Look at this texture. The softer limestone rocks are eroded by the wind into delicate patterns.
More rock texture and color. Also a several hundred year old Mesquite tree that’s still hanging onto the cave wall and still alive. Pat surveys the scene from the cave.
Sunsets. I can’t get enough of them.
The sunset perch.
Judge Roy Bean
He was “THE LAW West of the Pecos”. This justice of the peace handed down judgments using his law library which consisted of just one book – the 1879 Revised Statutes of Texas. It was a rough time in the West and the judge took care of the legal dealings in the area since the closest Texas Ranger station was over 100 miles away. We took a ride down the road to the Judge Roy Bean visitor’s center in nearby Langtry, TX to check it all out.
We got our bag, literally, of tourist info, and took a stroll on the grounds to see the original buildings from the 1880s, including the saloon.
These should be house rules everywhere don’t you think?
They also had a cactus garden on site including this example called the ‘horse crippler’. That middle spine is tough. I touched it to be sure. Supposedly this one can cause flats on ranch vehicles, too.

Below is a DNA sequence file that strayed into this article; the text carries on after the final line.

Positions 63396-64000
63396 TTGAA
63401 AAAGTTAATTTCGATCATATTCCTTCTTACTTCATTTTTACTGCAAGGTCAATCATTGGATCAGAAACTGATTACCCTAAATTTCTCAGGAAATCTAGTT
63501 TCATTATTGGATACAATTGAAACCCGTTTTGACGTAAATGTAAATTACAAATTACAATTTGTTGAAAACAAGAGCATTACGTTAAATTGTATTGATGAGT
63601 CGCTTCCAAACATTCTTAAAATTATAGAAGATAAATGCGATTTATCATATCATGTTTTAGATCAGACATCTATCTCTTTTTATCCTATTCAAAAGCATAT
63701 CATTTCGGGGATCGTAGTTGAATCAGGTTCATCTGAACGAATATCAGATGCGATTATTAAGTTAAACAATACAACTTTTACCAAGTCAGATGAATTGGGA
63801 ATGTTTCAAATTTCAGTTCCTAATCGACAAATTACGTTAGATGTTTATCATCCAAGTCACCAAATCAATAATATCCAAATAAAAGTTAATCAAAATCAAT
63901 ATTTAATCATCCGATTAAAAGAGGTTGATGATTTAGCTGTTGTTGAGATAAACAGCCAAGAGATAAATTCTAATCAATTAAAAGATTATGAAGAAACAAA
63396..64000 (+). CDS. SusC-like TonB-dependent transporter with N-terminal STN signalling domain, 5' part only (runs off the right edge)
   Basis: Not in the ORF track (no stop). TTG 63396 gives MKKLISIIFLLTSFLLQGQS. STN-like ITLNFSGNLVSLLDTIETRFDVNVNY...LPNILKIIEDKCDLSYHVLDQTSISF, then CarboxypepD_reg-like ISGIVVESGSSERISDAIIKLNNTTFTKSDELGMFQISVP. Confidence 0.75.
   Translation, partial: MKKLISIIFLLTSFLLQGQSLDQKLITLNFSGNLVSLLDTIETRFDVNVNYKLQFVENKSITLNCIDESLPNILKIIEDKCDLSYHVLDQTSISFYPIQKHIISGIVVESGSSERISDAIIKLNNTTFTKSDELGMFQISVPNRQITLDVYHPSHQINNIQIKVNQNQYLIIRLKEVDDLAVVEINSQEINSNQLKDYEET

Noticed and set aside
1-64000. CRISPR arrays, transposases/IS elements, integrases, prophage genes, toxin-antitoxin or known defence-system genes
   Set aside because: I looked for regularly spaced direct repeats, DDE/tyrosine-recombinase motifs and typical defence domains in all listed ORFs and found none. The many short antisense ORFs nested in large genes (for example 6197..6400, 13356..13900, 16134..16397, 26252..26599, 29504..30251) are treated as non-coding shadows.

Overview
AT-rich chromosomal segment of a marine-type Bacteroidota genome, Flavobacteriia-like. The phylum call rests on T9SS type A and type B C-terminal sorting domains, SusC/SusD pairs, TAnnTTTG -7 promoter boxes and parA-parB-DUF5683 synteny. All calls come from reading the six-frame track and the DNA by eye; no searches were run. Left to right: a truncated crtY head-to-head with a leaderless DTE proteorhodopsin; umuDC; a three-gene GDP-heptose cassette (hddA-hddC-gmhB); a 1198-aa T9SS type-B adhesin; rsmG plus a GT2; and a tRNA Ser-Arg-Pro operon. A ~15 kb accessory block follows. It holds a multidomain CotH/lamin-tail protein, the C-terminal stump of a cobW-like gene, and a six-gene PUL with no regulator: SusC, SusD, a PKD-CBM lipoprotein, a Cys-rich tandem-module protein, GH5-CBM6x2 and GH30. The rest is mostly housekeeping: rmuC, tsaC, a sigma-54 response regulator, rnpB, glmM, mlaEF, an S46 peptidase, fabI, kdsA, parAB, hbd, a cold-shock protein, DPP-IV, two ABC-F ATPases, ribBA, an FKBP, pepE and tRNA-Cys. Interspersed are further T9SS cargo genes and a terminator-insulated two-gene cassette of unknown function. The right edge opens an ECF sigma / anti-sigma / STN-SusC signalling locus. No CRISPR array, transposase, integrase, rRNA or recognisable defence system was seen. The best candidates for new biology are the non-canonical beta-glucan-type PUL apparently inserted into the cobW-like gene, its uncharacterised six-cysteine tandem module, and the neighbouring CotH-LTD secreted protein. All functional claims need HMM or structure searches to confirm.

And purple cactus. I think these may be frostbitten, too, but love the color.
I Know A Lady
The guy at the visitor center’s desk in Langtry was the best. So enthusiastic and had been everywhere we wanted to go. We got some great suggestions for Big Bend scenic drives and hikes, as well as restaurant recommendations. I asked if there were any hiking trails nearby, since I wanted to get closer to this view….
He says no. All those caves and canyon spots are on private land. But, he says he knows a lady. He can show us how to get to the only view of the Rio Grande in this area through her property. She won’t mind. Now you’re talking! The guy walks us outside and points in the direction of a dirt & gravel road. He says to go as far as we’re comfortable in Bitsy and then hike the rest of the way. Shouldn’t be more than a mile or so.